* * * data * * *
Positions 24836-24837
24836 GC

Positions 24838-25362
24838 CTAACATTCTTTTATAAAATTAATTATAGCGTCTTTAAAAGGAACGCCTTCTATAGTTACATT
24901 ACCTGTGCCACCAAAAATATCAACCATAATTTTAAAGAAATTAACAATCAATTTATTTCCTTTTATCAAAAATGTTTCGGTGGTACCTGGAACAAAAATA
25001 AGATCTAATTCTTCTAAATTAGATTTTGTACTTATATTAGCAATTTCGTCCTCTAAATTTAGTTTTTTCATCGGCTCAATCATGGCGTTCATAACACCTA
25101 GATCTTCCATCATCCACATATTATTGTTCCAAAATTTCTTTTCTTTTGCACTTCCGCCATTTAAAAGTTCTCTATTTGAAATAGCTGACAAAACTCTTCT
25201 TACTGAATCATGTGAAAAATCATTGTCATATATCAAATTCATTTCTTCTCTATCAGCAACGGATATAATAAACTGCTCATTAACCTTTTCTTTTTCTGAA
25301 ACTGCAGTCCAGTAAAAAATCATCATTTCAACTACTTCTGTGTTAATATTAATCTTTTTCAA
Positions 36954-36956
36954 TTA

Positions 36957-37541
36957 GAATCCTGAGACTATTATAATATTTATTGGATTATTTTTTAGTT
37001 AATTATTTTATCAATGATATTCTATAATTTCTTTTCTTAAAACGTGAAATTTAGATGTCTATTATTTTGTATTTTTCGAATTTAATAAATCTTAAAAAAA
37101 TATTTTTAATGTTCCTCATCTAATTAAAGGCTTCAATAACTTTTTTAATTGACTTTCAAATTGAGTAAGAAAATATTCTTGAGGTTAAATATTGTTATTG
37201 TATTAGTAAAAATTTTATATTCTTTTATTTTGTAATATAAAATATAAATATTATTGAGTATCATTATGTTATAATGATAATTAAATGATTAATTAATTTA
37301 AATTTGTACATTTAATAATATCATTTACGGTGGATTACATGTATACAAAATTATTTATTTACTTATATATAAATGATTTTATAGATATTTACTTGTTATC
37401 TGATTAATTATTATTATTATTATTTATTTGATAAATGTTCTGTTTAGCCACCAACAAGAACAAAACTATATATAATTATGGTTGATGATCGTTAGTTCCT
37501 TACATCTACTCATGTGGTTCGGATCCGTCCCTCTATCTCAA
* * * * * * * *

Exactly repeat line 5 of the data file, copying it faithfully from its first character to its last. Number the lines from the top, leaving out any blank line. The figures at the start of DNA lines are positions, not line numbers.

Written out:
24901 ACCTGTGCCACCAAAAATATCAACCATAATTTTAAAGAAATTAACAATCAATTTATTTCCTTTTATCAAAAATGTTTCGGTGGTACCTGGAACAAAAATA